A new form of localism?

a new form of localism, playing ping pong

We’re once again under national lockdown restrictions and mostly living, working and playing within our local areas. This behaviour could be a short-term reaction to the new measures except there is now growing evidence of longer-term trends and an emerging form of localism. An alumni-led discussion, chaired by FoL board member Lucy Webb, explored how city makers should respond.

Accelerating homebuilding: how the public sector can deliver more homes, more efficiently

Accelerating homebuilding, BPTW, Watts Grove, Tower Hamlets, London

The public sector is facing a huge a challenge to accelerate homebuilding under extraordinary circumstances. But there are financial mechanisms from government available, planning reform in consultation, an appetite for collaboration and widespread public support for more homes. So how can the sector pull together against the odds? Featured image credit: BPTW

Communities of Practice: High streets

Communities of practice: high streets

The future of high streets and town centres is not a new topic, but one that has certainly been brought into much sharper focus in recent months because of Covid-19. Adding to longstanding questions over the future of bricks and mortar retail and how this impacts high street footfall, uncertainty resulting from lockdown, social distancing, changes to working patterns and planning system reform are now thrown into the mix.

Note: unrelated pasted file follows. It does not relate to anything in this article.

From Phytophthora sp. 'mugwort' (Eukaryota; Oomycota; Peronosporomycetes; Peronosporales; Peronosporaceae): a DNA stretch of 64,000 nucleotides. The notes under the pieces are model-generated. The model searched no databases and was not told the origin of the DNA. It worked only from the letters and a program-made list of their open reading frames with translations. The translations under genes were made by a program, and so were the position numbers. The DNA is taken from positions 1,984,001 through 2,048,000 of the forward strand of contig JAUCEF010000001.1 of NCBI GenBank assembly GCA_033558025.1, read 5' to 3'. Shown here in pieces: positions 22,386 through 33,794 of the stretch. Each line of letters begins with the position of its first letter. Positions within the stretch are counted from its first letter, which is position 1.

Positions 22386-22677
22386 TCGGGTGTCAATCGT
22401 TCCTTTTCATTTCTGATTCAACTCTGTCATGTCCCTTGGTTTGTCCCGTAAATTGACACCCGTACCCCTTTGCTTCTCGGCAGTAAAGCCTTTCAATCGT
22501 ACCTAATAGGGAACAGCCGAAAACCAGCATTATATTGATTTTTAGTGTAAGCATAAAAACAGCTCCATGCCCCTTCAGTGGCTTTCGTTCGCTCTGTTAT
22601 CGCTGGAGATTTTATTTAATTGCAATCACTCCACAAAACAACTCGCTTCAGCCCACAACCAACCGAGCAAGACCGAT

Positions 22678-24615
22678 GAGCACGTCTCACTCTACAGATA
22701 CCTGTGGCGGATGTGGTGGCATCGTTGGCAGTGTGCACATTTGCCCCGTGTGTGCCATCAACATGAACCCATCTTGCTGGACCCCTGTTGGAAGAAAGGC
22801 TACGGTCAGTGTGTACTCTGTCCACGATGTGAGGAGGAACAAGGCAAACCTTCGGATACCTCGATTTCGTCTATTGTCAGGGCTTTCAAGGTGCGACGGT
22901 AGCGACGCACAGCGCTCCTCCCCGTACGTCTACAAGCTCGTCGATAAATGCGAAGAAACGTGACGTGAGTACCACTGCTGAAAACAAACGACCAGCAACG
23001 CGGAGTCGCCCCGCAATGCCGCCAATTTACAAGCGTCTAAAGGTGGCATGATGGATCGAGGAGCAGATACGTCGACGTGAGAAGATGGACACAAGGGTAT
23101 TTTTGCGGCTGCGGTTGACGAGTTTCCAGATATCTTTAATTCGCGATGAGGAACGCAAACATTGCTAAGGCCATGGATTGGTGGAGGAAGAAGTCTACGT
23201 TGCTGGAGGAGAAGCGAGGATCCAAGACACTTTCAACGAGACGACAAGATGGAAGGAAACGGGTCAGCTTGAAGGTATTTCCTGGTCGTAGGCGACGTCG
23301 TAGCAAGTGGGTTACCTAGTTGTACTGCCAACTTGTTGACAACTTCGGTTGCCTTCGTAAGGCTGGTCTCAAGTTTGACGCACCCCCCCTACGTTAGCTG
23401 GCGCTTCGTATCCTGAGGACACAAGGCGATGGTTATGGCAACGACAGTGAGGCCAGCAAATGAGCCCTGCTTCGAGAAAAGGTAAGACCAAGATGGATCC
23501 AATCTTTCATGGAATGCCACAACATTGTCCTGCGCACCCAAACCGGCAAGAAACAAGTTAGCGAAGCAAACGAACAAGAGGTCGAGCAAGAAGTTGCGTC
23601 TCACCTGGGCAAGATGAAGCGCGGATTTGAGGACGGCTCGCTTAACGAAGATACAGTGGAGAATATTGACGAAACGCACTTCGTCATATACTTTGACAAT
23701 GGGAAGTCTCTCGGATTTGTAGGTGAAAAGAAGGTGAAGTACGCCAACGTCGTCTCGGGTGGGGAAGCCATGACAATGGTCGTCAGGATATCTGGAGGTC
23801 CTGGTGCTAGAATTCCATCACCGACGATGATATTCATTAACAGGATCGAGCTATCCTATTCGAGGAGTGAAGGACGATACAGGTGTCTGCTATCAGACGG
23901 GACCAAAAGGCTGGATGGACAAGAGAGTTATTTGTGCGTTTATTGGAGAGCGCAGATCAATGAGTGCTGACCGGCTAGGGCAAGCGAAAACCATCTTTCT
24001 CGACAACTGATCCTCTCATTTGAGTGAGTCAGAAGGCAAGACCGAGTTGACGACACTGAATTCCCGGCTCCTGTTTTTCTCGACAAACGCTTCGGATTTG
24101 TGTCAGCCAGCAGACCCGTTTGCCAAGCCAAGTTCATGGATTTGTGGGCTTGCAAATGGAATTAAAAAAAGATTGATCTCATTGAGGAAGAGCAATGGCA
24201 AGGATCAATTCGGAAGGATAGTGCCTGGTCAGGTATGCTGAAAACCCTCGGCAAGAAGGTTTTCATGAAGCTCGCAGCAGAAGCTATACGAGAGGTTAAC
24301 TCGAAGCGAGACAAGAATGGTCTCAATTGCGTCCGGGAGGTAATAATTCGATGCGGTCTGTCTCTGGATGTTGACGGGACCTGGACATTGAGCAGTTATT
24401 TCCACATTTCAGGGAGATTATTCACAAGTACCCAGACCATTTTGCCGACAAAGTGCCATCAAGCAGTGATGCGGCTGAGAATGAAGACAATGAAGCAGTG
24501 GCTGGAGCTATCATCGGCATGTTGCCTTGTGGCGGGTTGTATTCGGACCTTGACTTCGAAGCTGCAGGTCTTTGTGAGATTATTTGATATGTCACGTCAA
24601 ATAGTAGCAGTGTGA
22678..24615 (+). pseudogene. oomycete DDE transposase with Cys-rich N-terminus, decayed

City Makers’ Forum: London’s Green Recovery

City Makers Forum: London's Green Recovery, Olympic park image

This City Makers’ Forum invited cross-sector speakers working at the frontline of London’s recovery response to assess London’s ambitions for a green recovery. Can we capitalise on this opportunity, and pull together to leverage public support and political will, to ultimately deliver a recovery that is fair and equitable for all?

Alumni Communities of Practice: Maker spaces

Alumni communities of practice forum - maker spaces, SPACE ilford 2x1

Many artists have fallen through the gaps of government financial support during lockdown and sustaining access to affordable studio space and peer support networks has been vital to their survival. Alumni Rep Sarah Birt explores why in this guest post.